Friday, April 9, 2021

2021 - 54 - Infinite Country; Patricia Engel

 

TITLE/AUTHOR:  Infinite Country; Patricia Engel

PUBLISHER:  Simon and Schuster Audio

YEAR PUBLISHED: 2021

GENRE: Fiction / Latino Family Life

FORMAT:  audio download /LENGTH: 4 hours and 58 min

SOURCE: Library download

SETTING(s):  Columbia and US (Texas) (New Jersey)


ONE SENTENCE SUMMARY:  A story of a mixed-status family divided by two countries.


BRIEF REVIEW:  Infinite Country  had been getting a lot of buzz so I decided to try it.  I liked the fact that it was a story about felt a bit different from anything I've read lately.

As the story begins we meet Talia, a teenage girl who has been sent to a Catholic reform school in Columbia for committing a violet act against a man that she witnessed harming a stray cat. (Ok as an animal lover this brief incident almost made me call it quits but, I already felt I could relate to Talia's impulsiveness and thought she was brave and that her anger was justified so I continued.)  After tying up a nun at the reform school Talia is able to escape.  Her father Mauro meets her with a plane ticket to the US, the place where Talia was born.  Her mother Elena, brother Nando and sister Katrina still live in the US.

The story then backtracks to Talia's parents story,  (Elena and Mauro) a young couple escaping poverty and war in Columbia by way of a visa to the US.  Their story of the pursuit of the American Dream is met with numerous obstacles and interactions with people who take advantage of them as Mauro works hard to make money for his family.  Just before Talia,  their third child is born, Mauro is detained for a small infraction and sent back to Columbia for over-staying his visa.   Shortly after the couple's separation, Elena is forced with an unthinkable situation.  Since she is unable to work to support her children with Mauro back in Columbia because she has no one to care for her newborn infant,  she makes a heartbreaking decision and sends Talia back to Columbia to be raised by her grandmother.  

This is a short novel - the print version is just over 200 pages and the audio just 4+ hours and the story covers a period of 20 years. It is brief yet compelling look at the life of a struggling family separated from those they love and doing what the must just to survive.  I found Elena's story as a mother trying to raise young children after her husband had been deported especially sad. The things she had to endure and had to be silent about were difficult to read about at times.  This is not a character driven story and although I was glad I listened to it, the writing did feel a bit uneven at times.  I do think this one would make a good discussion book.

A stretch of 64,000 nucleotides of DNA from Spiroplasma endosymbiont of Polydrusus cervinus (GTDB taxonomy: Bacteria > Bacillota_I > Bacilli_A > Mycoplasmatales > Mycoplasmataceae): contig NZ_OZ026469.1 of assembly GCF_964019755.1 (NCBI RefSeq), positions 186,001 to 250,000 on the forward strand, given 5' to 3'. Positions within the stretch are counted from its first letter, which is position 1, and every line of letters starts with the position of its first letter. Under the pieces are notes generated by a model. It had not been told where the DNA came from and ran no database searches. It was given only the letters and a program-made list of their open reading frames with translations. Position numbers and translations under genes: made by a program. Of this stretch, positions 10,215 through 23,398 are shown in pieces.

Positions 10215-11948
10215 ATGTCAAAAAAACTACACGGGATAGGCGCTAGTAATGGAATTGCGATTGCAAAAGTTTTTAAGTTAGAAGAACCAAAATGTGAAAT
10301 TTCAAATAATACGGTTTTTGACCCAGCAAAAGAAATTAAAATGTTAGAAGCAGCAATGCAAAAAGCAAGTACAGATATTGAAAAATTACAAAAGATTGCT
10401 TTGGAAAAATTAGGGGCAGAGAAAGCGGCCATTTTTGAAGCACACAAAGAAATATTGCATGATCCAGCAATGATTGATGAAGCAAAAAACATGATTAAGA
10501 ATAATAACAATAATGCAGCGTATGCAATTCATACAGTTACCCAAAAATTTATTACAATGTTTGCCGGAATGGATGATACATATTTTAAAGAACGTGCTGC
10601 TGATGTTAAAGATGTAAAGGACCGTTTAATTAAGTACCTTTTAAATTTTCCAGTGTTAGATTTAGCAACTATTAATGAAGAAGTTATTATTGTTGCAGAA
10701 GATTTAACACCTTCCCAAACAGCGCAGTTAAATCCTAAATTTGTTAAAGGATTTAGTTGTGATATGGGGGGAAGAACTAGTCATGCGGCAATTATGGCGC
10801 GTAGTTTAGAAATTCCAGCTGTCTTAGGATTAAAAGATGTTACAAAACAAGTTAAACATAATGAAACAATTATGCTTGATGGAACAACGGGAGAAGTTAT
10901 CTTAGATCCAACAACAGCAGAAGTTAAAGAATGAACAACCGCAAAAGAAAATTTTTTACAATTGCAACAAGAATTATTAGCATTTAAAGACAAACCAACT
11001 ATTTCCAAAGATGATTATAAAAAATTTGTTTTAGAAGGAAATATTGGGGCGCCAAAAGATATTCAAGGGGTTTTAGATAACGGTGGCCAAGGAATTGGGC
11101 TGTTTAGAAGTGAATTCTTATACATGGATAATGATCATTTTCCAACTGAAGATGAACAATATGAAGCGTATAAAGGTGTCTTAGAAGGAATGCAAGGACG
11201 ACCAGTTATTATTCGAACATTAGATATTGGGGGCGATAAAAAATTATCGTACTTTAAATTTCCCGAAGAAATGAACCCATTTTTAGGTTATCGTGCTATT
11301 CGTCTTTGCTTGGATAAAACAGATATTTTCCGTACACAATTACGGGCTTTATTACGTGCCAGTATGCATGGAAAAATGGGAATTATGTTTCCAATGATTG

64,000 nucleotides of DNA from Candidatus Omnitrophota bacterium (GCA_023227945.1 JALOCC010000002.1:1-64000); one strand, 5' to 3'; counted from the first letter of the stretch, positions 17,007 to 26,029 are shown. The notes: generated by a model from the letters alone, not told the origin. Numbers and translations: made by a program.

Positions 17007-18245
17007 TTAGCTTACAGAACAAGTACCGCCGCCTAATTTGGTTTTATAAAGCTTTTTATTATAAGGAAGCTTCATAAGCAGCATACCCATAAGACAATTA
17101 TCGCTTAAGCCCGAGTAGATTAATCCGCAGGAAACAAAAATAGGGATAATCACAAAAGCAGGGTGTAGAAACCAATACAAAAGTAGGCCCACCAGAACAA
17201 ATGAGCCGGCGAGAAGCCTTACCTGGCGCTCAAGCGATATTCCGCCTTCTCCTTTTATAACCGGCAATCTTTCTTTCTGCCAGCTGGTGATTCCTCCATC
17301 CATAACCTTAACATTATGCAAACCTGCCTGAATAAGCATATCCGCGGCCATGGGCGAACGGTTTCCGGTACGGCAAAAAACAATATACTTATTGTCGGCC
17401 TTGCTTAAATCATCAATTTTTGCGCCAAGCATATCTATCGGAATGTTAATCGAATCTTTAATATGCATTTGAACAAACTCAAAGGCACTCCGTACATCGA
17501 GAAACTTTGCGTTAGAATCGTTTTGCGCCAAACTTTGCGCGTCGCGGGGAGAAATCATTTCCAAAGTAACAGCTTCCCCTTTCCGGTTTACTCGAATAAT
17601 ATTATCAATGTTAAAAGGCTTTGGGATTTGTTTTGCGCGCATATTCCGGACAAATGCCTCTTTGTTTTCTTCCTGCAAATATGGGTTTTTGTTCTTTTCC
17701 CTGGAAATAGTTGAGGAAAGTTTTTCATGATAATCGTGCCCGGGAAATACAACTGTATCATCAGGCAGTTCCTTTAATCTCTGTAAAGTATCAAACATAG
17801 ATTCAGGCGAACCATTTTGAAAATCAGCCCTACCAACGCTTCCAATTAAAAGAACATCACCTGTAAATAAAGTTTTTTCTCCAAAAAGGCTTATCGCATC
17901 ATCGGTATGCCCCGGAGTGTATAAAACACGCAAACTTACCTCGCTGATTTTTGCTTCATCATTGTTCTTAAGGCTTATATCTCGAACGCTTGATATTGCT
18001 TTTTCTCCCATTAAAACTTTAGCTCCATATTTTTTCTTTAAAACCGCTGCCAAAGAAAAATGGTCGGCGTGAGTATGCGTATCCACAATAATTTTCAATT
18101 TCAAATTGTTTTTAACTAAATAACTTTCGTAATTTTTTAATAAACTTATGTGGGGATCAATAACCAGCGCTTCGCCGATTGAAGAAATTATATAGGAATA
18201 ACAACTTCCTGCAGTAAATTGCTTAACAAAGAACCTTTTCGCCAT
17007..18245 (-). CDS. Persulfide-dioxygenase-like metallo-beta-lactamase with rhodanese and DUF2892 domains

RATING:  4/5 stars

21 comments:

  1. Sounds like a good one to get a different perspective.

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    1. Yes, it sounded like a story that might have been partially autobiographical. I did read the author was from Columbia.

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  2. This book is all over right now. I keep seeing it everywhere. I had no idea what it was about though. Not sure it's for me but it's a plus how short it is.

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    1. I was going to skip it but, my hold came up pretty quick and when I saw how short it was I decided to try it.

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  3. I will be reading this in the coming weeks. It sounds like a book I would feel deeply about.

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    1. I wasn't going to read it but, it made me think about American Dirt which I liked. Nothing upbeat about this one though.

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  4. It seems like there is so much that is relevant and important in this book. I've seen it on a lot of blogs so may give it a try.